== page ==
by Dr. Evelyn Le, ND

Happy Summer! We hope everyone is enjoying the sunshine. This article is hopefully quite relevant to you, as the topic is the healthy management of stress.  In this article, I will recap what we can do to help with moods, stress, and burnout, especially post-pandemic after lengthy wintertime, and we will also dive into how to maintain healthy stress levels throughout the year. 

I want to start by asking you to consider a couple of questions.  Have you ever felt down, and no matter what you do, you still have difficulty getting your mind up, especially in the winter or after a challenging life event? When traveling, have you ever felt anxious before getting on an airplane, especially during and after the pandemic?  Have you ever taken different medications and supplements for mood and brain health but felt stuck within your cognitive circle?  If you are answering “yes” to some or all of these, then it may be time to book a visit and discuss your stress.

Everyone has different triggers and responses to stress, which, if untreated, can lead to chronic mood disorders.  Mood disorders can be acute or chronic and affect an individual’s emotional, psychological, and social well-being and behavior. These conditions include depression, anxiety, and others. According to the Kaiser Family Foundation, mental health conditions have been exacerbated during the COVID-19 pandemic. Many adults in the U.S. reported symptoms of anxiety and depression, with approximately four in ten adults reporting these symptoms in early 2021, before declining to about three in ten adults as the pandemic continued. From February 1 to 13, 2023, 32.6% of adults in Washington reported symptoms of anxiety and depressive disorder, compared to 32.3% of adults in the U.S. (Drake & Panchal, 2021).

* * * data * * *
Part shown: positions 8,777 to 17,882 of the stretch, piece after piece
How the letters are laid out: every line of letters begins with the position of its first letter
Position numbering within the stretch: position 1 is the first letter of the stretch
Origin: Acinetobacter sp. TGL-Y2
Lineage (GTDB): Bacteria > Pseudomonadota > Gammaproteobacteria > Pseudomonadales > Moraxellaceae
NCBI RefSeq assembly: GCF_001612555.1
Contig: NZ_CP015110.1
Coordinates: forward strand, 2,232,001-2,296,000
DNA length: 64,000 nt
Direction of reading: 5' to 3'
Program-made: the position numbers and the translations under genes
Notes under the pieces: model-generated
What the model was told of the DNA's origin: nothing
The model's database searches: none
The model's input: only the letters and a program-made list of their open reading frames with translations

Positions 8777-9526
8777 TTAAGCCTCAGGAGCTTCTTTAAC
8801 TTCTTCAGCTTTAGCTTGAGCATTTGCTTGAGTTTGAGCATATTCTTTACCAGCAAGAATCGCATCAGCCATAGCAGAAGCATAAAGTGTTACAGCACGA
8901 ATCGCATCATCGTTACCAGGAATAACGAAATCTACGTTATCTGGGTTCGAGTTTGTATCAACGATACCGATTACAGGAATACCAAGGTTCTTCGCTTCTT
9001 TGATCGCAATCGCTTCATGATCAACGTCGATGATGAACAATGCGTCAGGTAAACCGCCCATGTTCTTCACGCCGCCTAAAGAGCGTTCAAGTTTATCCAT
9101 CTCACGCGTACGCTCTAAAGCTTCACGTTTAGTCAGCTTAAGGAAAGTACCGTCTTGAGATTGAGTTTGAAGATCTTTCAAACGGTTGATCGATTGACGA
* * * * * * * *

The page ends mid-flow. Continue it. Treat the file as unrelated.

I remember feeling so gloomy in the first winter in Washington after many years of immersing myself in the hot and humid weather of Texas. I realized what it meant to have a seasonal depressive disorder (SAD). Roughly 6-8% of Washington State’s total population is impacted by SAD. 

Research shows that depression is common in individuals with vitamin D deficiency (Khan et al., 2022). Except during the summer, the skin makes little vitamin D from the sun at latitudes above 37 degrees north, including the Pacific Northwest, or below 37 degrees south of the equator. People living in these areas are at greater risk for vitamin D deficiency (Harvard Health Publishing, 2008). Vitamin D helps your body absorb calcium, helping you build strong bones and stave off osteoporosis. It is also essential for your immune system and muscles (NIH, 2019). Too much Vitamin D can lead to toxicity presenting with bone pain and kidney problems, so please ask your doctor to test for Vitamin D at least once or twice per year for target dosing. Vitamin D is fat-soluble, so it is better to take it with foods high in healthy fat content.